Our newspaper op/ed sections have recently been filled with talk of the changing state of higher education. College appears to be at or near some sort of turning point. Some liken higher education to journalism, noting that the way we transmit and receive information has changed so dramatically in terms of speed, cost, and accessibility over the past few decades that many newspapers have shut their doors as a result. Colleges thus need to adapt or die.
To get a good sense of this argument, you might check out Jeffrey Selingo's College Unbound: The Future of Higher Education and What It Means for Students. According to Selingo's book, there is a real concern that the old model of sending students to study for four years at some college far from home is simply no longer sustainable. Students can obtain the information they need to succeed in the world outside the traditional university system for much cheaper via internships, community college courses, massive online open courses (MOOCs) offered for free by major schools, and classes at a few for-profit schools. We may have some lingering romantic attachments to the four-year college system and the friendships, networks, and experiences we accrued there, but those won't be enough to get parents to shell out a quarter of a million dollars to send their kids there. Colleges that refuse to adapt to this new world risk extinction.
The four-year college experience is, in my opinion, more than just classes, parties, and shared dorm rooms. It is actually the beginning of intellectual inquiry.
I tend to think that these concerns, while not completely unfounded, are overblown. For one thing, a large part of what makes college valuable is what employers and graduate schools think of it. Someone looking through dozens of résumés is probably going to prioritize someone with a bachelor's degree from Columbia or Reed over someone who strung together a degree from five different schools. The latter approach can indicate either self-motivation or flakiness, depending on what mood the employer is in.
For another thing, the four-year college experience is, in my opinion, more than just classes, parties, and shared dorm rooms. It is actually the beginning of intellectual inquiry. The conversations—sometimes only tenuously related to class material—held both in classes and outside of them at coffee shops, bars, libraries, and dorm rooms are transformative. Students are actually grappling with new information and trying to understand its implications. They're sometimes even unwittingly applying it to other areas of inquiry. To be sure, not everyone leaves college a dedicated scholar, but they almost invariably leave thinking differently from how they first arrived. That's an experience that simply does not translate well to an internship or an online course. It's also an experience that has value, although one that's difficult to quantify or put on a balance sheet.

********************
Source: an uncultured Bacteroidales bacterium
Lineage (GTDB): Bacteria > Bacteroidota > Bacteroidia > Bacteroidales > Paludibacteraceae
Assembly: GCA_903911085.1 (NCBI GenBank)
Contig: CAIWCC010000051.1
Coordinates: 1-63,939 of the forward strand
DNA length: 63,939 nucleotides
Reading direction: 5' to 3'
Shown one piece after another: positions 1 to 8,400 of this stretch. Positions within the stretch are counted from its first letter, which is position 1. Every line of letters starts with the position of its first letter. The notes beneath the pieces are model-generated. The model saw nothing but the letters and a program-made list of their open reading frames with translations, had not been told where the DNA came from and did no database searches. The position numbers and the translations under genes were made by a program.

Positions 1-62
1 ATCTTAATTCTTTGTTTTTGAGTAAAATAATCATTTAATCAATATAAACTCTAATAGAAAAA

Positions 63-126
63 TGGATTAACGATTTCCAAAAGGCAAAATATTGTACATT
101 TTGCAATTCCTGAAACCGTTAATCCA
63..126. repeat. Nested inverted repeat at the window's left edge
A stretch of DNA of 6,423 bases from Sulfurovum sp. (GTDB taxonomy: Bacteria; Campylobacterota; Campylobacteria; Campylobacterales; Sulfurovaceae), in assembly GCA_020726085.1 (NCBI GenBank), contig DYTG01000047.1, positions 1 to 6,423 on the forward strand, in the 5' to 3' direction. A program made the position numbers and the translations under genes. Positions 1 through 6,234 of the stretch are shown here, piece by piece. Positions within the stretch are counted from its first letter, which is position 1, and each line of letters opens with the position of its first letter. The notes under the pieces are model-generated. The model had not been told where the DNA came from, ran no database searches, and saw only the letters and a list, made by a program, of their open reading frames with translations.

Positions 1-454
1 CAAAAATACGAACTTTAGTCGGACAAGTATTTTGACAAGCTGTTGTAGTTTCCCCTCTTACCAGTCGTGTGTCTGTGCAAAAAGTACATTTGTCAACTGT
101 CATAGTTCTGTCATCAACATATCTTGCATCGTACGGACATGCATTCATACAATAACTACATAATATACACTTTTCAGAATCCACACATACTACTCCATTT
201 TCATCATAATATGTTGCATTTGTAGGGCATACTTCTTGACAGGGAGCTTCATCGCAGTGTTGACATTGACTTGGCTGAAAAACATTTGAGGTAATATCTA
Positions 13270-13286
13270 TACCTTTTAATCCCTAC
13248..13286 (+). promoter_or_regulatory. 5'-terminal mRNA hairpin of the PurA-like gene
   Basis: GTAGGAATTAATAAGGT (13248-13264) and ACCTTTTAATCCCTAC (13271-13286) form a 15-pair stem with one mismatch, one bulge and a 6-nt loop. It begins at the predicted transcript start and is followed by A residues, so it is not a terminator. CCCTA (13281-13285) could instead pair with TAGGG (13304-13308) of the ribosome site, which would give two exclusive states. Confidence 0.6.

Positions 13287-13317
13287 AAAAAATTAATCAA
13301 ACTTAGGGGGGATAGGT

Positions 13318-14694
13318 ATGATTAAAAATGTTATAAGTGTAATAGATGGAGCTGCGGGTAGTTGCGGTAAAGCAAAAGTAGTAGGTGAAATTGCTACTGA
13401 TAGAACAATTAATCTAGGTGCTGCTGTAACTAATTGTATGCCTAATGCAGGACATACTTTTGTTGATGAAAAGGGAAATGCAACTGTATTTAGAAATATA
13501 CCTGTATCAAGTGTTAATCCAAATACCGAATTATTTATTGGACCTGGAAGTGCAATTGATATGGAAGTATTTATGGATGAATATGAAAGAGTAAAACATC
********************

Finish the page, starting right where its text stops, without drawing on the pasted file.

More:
At the heart of this debate is what seems like an increasing effort to think of a university as a business. The student (the customer) pays money (tuition) for a good/service (the knowledge in professors' heads). The value of that transaction is the difference between the cost of attending the school and the benefit of the education. The cost is relatively easy to calculate; the benefit is murkier. Is it the expected lifetime income after having attending college as compared to the expected income for someone with just a high school degree? Should we factor in the transformative experience of attending college? How? Using market terminology for the university world has serious limitations here. It also tends to ignore research, which is a major component of what universities do. After all, professors don't just transmit knowledge, they generate it. This research can lead to scientific discoveries, new consumer products, and advancements in our understanding of society, among other things. What is the value of that, and how do we assess it?
So I'm willing to concede that a university is a business, just as an elementary school, a church, and the U.S. Army are all businesses. All have balance sheets and can measure the cash flowing in and their expenses going out. But those figures ignore the public goods and less tangible benefits that are being provided. The school trains children in the norms of society. The Army protects you from invasions. A church may be either a poor investment or the best investment ever, but you won't know for certain until it's too late.
Perhaps we can think as a university in those same terms. Yes, it has a measurable budget and considerable operating expenses. But it also provides benefits to the custo... er, students and to society that are difficult to measure but are nonetheless vital. This doesn't mean that universities should ignore their expenses or that any cost is justified, but it also suggests that applying a purely business model to higher education may miss the point of this business entirely.